Yesterday, BizSphere AG uploaded new slides to slideshare. Note the second one, which as a comparison is a view on the ecosystem too:
Here is my recent blog post on the user interface of the BizSphere Sales Enablement solution suite.
After a lot of focus on their global clients and a number of new releases of the BizSphere Sales Enablement solution suite, BizSphere AG has now updated their website and allows a look at their UX design (user experience) / user interface.
In case you speak German, you can read/watch interviews with the BizSphere staff here.
Visit www.BizSphere.com for a number of new screen shots of the application.
Thanks to twitter I was just reminded of a great case study Jeanne Hellman wrote about the implementation of the BizSphere Sales Enablement Solution Suite at Nortel Networks in 2006 and the following years. It was published in 2010 by salesandmarketing.com
“Jeanne Hellman is a published subject matter expert on Sales Enablement strategies. [...] she has focused on the implementation and adoption of a Sales Enablement strategy in a global $11.2bn telecom equipment and professional services company. [...]“
For a complete copy of the implementation Case Study and her other articles and presentation slides, contact her through LinkedIn.
“[...] decided to implement a Sales Enablement strategy mid-2006 as part of a larger business transformation initiative to reduce SG&A [...] and to address long-standing complaints from the salesforce. It was a heavily matrixed, global organization with approximately 450 products, 30 solutions, and more than 90 different professional services, and every seller was expected to sell “everything on the truck.” Information was spread around 20-plus team sites and the corporate-sanctioned sales portal, which hosted more than 6000 documents distributed among 185 different document types, not to mention the separate competitive and business intelligence sites; installed base sites; and the mix of ordering, pricing, proposal generation, CRM, and tracking tools. In addition, there was no federated search (no common search platform).
[...] it took sellers hours to look for basic information (validating numerous studies from several industry analysts). Seller confidence in marketing was low and complaints were high, as was attested to by the yearly seller satisfaction surveys (or dissatisfaction surveys) that had been conducted.
[...] the Sales Enablement efforts contributed to the reduction of the SG&A. Looking back to the 13 Top Initiatives from the CSO Insights’ Survey, we decreased the SG&A by approximately $22m dollars just by “improving rep access to knowledge to sell effectively” and “more closely aligning sales and marketing.” These were measurable, impactful savings from improving the productivity of the selling resources and support staff and eliminating waste (unnecessary tasks and content duplication). [...] It’s ultimately up to your salesforce to find relevant content, digest it, interpret it, fill in any missing gaps, and then adapt it to match their customer needs. While the topic of the actual content is a different discussion that needs to take place, Sales Enablement can successfully help your teams convert your messaging from company spiel to customer value and deliver it more intuitively and efficiently.”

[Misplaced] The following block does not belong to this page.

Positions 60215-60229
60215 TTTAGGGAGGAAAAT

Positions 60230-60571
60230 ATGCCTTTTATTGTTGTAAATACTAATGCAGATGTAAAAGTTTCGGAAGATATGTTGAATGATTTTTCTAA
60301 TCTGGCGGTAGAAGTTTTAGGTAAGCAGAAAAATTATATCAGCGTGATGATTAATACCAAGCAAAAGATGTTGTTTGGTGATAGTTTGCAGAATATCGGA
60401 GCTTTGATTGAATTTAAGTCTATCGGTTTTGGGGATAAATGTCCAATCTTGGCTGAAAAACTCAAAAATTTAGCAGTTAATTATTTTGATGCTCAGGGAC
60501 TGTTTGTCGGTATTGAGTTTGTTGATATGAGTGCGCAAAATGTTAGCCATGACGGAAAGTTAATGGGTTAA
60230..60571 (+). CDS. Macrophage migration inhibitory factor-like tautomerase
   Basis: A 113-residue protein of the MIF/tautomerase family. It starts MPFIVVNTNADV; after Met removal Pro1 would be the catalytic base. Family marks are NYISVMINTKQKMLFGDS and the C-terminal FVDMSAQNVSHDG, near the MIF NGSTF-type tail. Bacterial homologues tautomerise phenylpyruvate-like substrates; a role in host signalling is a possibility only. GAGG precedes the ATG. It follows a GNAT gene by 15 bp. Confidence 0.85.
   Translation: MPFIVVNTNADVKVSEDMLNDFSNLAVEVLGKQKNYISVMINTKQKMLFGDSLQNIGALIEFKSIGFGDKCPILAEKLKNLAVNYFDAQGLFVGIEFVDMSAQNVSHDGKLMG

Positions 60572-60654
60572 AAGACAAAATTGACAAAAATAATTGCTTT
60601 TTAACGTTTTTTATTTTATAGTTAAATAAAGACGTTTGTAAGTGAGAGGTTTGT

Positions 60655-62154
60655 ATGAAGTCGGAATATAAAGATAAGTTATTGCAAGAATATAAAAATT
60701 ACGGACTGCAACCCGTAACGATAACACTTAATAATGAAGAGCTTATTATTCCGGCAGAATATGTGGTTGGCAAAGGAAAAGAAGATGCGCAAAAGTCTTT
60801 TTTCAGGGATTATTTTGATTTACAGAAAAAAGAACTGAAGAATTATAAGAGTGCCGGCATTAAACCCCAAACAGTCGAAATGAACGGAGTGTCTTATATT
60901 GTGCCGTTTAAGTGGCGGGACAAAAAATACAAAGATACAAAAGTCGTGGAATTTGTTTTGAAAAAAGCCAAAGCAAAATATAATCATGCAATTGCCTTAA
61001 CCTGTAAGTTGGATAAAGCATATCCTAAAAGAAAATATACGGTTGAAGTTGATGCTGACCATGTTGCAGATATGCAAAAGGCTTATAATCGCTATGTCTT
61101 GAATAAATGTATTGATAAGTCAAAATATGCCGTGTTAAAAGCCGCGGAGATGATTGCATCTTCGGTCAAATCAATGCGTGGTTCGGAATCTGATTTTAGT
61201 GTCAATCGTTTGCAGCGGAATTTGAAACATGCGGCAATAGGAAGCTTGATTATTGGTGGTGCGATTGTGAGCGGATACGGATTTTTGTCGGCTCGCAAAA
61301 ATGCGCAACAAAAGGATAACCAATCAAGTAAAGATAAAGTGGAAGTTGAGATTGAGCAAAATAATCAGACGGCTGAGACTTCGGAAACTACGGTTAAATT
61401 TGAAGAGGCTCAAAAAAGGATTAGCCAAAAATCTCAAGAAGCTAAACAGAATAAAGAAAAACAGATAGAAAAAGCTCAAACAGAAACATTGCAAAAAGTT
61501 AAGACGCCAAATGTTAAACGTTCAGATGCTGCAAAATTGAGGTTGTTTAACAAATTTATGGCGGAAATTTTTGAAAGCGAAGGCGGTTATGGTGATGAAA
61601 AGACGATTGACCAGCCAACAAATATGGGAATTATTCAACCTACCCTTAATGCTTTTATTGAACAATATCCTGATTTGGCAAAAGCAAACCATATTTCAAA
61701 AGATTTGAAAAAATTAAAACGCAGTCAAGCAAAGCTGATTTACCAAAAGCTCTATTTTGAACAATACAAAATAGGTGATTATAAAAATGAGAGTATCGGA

Full disclosure: I work with BizSphere AG. Here is a list of all other vendors I know of.
Lauren Carlson, CRM Analyst, Software Advice, blogged on December 14, 2011. Her premise is that 15 years ago, Sales force automation (SFA) systems hit the market and had a bad rep among sales teams. Fast-forward to now and most sales organizations are singing the praises of SFA. So, what changed? Her article highlights the four innovations that she thinks transformed SFA into a sales rep’s best friend and the tide is still turning. We didn’t even hit on social media / web 2.0 she points out. For me the impact of the web 3.0 and its semantic approaches to search, summarizing and customizing content, and combining data from different silos will also be interesting to see especially in the part of SFA that is called Sales Enablement. See her full blog post here.
- Sales Enablement,
- Marketing Asset Management
- Sales Knowledge Management,
- Sales Content Management, etc…
- Enterprise 2.0 players,
- consulting firms,
- and design agencies…
…with a focus on improving the intranet of b2b enterprises for all employees touching accounts.
So far two vendors merged into one, many changed owners, at least three went out of business, and new ones keep on popping up. The current count is 59 vendors (last updated May 15, 2013). Please find the constantly updated list here.
In the February 2010 issue CRM Magazine singled out the relevant vendors in the Sales Enablement software market.